The Insider’s Guide to Healthy Hawaii: Growing Your Own Groceries

Take advantage of Hawaii’s natural growing climate by starting a home garden.

home garden greenhouse

You’d think finding fresh produce in a tropical island paradise would be cheap and easy. But with the majority of Hawaii’s produce being shipped in, groceries can often be expensive and poor quality. Luckily our perennially warm weather lends itself to ideal growing conditions for a delectable cornucopia in your own backyard.

Starting your own garden doesn’t have to take a ton of time, space and energy. Even a small lanai or windowsill can generate usable greens to add flavor and nutrients to your meal. We spoke with Caretaker Luigi “Gigi” Cocquio from Hoa ‘Aina O Makaha and ‘Aina in Schools Program Coordinator Joe Wat from the Kokua Hawaii Foundation to learn some tips about how to start your own home garden.

Cast a wide net to start

Within Hawaii, it can feel like there’s different microclimate every three feet. Hawaii Island alone has desert, rainforest and snowy peaks that all host vastly different growing conditions. Each island’s unique ahupuaa may foster different plants based on rainfall, sunlight and soil. To account for that, Wat recommends this to new gardeners: “Experiment, talk to other people in your community, find out what works for you.”

Wat goes on to explain that what grows in one area of the island might not fare well even a few miles away due to different growing conditions. New gardeners should experiment by trying lots of different plants to see what grows best in their area. To get a sense of what might work in your own yard, you can talk to neighbors with gardens and try the same plants. Visit a local farmer’s market and talk to growers about what plants have or have not worked well for them.

It’s also a good idea to try to grow plants that tend to do well in hot climates. “Instead of growing lettuce, you might try and grow bok choy or you might want to try something that's a little more heat tolerant,” explains Wat.

Some plants that tend to do well in Hawaii include:

  • Chard
  • Kale
  • Eggplant
  • Tomatoes
  • Cherry Tomatoes
  • Basil
  • Tatsoi
  • Sweet Potato
  • Pumpkins
  • Kabocha

Anyone can grow food

Many people have tried and failed to grow a plant. Don’t let that discourage you from trying again. Cocquio has this to say to people who claim to be incapable of gardening: “I really don't believe that. Because you know, to me, taking care of a plant is really taking care of ourselves and other people.”

To that end, Cocquio hosts free container garden workshops at Hoa ‘Aina O Makaha to teach people how to start their own home gardens. Participants are given containers, soil and either seeds or seedlings to get started. Over the course of three seminars, they learn general gardening strategies, how to fertilize plants and make organic pesticides, and ways to incorporate the food grown into healthy recipes.

If heading out to Waianae for three garden seminars isn’t an option, consider volunteering in the ‘Aina in Schools program where you’ll help keiki in school gardens and pick up some skills along the way. You can also look into various community gardens scattered throughout the islands.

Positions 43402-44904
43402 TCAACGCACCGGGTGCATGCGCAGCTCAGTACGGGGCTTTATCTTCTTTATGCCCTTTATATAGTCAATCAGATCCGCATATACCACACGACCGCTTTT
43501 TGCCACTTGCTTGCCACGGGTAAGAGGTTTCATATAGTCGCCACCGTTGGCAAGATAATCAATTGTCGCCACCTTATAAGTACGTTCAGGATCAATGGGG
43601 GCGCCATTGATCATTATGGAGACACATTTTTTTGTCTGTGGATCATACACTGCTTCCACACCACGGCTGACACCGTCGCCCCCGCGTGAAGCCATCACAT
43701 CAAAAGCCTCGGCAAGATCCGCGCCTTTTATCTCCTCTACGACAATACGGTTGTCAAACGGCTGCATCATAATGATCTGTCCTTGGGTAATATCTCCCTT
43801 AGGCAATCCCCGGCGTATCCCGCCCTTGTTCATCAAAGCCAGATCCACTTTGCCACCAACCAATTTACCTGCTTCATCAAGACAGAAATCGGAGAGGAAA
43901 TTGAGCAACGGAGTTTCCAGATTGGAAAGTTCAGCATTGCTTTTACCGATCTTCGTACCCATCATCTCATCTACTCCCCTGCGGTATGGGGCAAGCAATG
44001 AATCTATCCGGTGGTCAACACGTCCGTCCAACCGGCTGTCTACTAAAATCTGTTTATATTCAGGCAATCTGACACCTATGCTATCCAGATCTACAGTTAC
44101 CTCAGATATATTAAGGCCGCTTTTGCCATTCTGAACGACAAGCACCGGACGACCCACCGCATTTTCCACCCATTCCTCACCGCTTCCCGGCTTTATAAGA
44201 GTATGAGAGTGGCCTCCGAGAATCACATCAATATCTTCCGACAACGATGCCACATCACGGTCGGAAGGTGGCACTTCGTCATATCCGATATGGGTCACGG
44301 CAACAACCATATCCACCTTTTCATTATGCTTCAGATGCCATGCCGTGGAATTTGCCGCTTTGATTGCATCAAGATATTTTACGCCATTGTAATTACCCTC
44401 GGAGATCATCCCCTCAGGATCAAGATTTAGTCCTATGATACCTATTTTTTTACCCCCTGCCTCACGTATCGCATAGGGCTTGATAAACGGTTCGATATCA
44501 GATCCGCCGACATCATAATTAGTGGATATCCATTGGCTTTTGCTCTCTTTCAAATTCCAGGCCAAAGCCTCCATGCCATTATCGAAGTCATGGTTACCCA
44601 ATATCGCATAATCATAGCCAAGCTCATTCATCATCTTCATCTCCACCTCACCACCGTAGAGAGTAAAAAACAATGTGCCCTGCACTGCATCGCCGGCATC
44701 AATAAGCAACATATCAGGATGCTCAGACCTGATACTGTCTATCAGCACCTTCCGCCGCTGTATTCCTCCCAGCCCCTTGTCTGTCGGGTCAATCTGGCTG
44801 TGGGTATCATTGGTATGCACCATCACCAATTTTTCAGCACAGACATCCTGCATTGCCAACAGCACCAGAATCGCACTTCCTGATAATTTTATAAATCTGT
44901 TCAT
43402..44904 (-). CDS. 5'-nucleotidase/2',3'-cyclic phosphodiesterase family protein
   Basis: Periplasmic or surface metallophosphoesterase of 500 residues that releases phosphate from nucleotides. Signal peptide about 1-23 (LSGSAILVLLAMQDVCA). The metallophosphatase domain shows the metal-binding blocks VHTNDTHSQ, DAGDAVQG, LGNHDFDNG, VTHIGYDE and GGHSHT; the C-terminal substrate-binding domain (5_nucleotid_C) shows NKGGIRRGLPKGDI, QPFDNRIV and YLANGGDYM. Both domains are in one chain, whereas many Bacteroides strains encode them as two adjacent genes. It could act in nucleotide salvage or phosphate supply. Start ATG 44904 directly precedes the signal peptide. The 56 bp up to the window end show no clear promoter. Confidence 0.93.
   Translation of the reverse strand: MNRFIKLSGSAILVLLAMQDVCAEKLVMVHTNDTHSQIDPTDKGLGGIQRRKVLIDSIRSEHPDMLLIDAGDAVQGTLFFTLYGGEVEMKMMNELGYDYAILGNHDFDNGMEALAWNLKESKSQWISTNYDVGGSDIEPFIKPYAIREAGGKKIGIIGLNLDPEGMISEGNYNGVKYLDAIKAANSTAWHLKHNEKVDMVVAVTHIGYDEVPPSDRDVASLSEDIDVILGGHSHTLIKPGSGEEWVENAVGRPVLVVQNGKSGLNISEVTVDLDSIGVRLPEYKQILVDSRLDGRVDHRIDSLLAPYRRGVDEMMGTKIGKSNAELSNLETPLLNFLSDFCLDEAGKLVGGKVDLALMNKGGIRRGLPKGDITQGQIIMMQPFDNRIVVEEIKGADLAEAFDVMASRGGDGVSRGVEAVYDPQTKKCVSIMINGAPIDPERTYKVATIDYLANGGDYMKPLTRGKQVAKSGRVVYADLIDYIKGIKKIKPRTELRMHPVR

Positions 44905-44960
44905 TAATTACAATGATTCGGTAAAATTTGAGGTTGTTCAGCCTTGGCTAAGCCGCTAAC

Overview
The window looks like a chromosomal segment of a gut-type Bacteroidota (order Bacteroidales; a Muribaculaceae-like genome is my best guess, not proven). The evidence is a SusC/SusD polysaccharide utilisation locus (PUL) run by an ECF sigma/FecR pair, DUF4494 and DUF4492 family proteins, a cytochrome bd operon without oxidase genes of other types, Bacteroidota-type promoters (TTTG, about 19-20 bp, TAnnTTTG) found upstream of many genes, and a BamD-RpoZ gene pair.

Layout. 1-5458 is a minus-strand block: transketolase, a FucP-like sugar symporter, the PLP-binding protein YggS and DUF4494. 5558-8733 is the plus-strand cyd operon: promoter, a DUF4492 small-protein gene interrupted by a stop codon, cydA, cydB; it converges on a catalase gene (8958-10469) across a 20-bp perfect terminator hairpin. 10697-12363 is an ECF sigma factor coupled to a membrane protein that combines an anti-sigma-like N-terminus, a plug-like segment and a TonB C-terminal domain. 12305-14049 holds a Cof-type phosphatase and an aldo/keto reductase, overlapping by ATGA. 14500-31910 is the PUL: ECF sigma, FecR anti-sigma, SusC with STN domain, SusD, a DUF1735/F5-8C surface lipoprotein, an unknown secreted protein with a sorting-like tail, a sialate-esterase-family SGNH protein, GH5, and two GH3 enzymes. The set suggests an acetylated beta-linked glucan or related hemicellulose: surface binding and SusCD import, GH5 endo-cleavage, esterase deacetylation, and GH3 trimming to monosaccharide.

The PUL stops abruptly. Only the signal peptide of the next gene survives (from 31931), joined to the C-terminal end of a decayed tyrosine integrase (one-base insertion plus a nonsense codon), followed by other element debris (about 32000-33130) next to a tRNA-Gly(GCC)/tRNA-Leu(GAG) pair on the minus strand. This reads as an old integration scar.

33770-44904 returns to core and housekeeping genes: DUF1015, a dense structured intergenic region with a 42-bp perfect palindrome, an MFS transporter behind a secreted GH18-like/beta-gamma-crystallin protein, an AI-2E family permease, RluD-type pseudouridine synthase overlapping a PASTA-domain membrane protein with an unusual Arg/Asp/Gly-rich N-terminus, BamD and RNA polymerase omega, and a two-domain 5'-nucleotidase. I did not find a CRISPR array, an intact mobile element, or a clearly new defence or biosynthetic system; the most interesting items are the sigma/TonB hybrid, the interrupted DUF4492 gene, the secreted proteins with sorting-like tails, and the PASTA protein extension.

Health benefits of gardening

Aside from the bounty of fresh food a garden can grow, the act of gardening can also be beneficial to your health. Gardening is a light form of exercise that is suitable for most ability levels. It can also be meditative and many get a mood boost from the activity. Being outdoors can also increase your vitamin D levels which may have positive health benefits. While outside gardening, protect your skin with sunscreen and light layers.

Practical tips to get started

Aside from workshops and volunteering, here are some things to keep in mind when starting your own garden:

  • Always water plants, even if it rains. “If it rains on me, I still like to drink water,” says Wat. “I still think it's important that the plants are afforded that also.”
  • It’s okay to repurpose buckets, tubs or even old drawers to use as planters. Just be sure they have proper drainage and use a light layer of gravel at the bottom so the soil doesn’t wash out when watering plants.
  • If you use compost with potted plants, mix compost with potting soil for best results.
  • Check seed packets for root depth. If you aren’t planting in the ground, this will help you to determine the size of the pot or container you’ll need. It’s possible to grow several plants that have different root depths in the same container.
  • Thoroughly wash all garden produce before consumption, especially if you have slugs or snails in your yard. Snails may carry rat lungworm disease and can spread the parasite to your plants, although that is very rare. Cooking or freezing produce will kill the parasite, while washing plants under running water will remove parasites from raw veggies.

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